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Undergraduate Preparation

The most important qualification for graduate study in Computer Science is good undergraduate preparation. The more courses, and the better the performance in those courses, the more likely the student is to compete successfully for admission to the program. However, if a student's performance overall convinces the Admissions Committee of his/her qualification for graduate study, minor deficiencies in undergraduate preparation are acceptable, provided these deficiencies are removed during the first year in Graduate School.

Incoming students should have taken courses equivalent to CMPSCI 121, 187, 220, 230, 250, MATH 131, 132, 235, and either MATH 233 or STATS 515.

We also recommend that students applying to the MS/PhD or PhD program avail themselves of opportunities to engage in research projects, especially where the work will result in publication of a conference or journal paper. These can, for example, be faculty-supervised research projects, company internships, the many Research Experience for Undergraduates (REU) programs that are sponsored by the National Science Foundation through colleges and universities, or the Computing Research Association's Distributed REU summer programs. The PhD is a research-oriented degree, and the best way to demonstrate potential for completing it is through active and successful participation in research as an undergraduate.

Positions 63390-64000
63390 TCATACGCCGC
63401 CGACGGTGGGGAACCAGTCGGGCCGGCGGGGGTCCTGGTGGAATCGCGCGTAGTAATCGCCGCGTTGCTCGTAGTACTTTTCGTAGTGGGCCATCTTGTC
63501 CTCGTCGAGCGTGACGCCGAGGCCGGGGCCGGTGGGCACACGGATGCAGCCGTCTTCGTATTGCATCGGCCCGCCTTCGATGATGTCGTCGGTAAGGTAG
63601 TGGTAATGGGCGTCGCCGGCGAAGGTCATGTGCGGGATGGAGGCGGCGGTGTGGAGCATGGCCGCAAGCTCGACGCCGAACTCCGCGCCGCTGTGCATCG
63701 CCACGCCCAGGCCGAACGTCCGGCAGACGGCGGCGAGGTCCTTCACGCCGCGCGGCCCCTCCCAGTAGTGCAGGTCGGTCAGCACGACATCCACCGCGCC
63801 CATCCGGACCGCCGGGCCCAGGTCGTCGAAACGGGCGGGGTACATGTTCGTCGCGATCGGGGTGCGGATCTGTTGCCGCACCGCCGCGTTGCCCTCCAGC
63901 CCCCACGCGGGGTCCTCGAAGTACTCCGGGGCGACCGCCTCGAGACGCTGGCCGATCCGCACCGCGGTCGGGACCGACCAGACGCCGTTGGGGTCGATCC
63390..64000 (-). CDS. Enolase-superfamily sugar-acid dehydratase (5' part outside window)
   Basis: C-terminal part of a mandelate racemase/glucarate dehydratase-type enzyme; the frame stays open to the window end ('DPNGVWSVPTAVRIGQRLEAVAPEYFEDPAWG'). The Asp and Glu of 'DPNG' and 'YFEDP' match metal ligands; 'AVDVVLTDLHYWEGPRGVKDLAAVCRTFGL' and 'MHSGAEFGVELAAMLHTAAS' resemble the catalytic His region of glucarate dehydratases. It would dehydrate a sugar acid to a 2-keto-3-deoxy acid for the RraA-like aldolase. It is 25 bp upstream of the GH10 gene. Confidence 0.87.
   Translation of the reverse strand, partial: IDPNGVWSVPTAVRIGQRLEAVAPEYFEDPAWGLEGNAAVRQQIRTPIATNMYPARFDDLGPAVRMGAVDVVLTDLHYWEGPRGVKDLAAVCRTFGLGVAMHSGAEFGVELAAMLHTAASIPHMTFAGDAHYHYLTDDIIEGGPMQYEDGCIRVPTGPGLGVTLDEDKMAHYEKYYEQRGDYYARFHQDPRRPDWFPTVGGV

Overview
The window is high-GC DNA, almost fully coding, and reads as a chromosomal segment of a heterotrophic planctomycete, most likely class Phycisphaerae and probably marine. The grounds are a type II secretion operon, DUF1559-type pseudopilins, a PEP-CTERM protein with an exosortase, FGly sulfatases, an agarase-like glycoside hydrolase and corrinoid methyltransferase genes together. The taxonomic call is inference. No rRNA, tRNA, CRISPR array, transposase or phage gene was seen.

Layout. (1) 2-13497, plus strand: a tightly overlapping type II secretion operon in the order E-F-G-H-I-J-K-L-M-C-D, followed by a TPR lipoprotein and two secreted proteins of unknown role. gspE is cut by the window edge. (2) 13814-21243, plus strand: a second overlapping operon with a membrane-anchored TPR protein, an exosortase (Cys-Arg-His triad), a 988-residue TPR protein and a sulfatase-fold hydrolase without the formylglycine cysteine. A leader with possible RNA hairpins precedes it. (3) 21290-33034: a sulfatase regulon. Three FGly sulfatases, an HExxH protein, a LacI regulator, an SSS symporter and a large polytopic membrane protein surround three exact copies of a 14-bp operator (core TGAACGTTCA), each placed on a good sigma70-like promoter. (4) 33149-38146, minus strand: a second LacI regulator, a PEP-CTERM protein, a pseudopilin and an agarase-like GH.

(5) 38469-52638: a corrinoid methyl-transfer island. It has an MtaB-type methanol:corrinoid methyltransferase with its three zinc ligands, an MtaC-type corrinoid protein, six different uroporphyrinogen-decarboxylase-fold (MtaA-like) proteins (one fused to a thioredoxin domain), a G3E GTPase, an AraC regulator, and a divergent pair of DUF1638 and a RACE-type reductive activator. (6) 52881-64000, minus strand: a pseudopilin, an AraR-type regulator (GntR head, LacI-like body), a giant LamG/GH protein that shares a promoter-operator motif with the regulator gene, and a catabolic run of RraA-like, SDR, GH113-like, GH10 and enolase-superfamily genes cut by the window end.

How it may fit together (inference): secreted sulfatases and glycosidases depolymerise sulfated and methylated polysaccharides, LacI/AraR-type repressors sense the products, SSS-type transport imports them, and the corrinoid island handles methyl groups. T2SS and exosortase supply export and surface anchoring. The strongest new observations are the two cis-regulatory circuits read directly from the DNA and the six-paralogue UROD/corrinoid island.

We receive many inquiries from prospective students with little or no undergraduate preparation in Computer Science. In most cases, we recommend that such students enroll as non-degree students here or elsewhere to learn the undergraduate core of Computer Science. A year spent in this fashion allows students to discover whether they do indeed have the requisite skills and deep interest in Computer Science, and it provides us with the necessary data to determine whether they qualify for admission to the graduate program. We occasionally make exceptions to this rule but only if a student wishes to pursue interdisciplinary studies in Computer Science and has shown exceptional ability in a complementary discipline such as math, electrical engineering, physics, linguistics, neuroscience or psychology. Students admitted on these terms are required to remove deficiencies during their first year - the courses so taken do not, of course, count towards the graduate degree.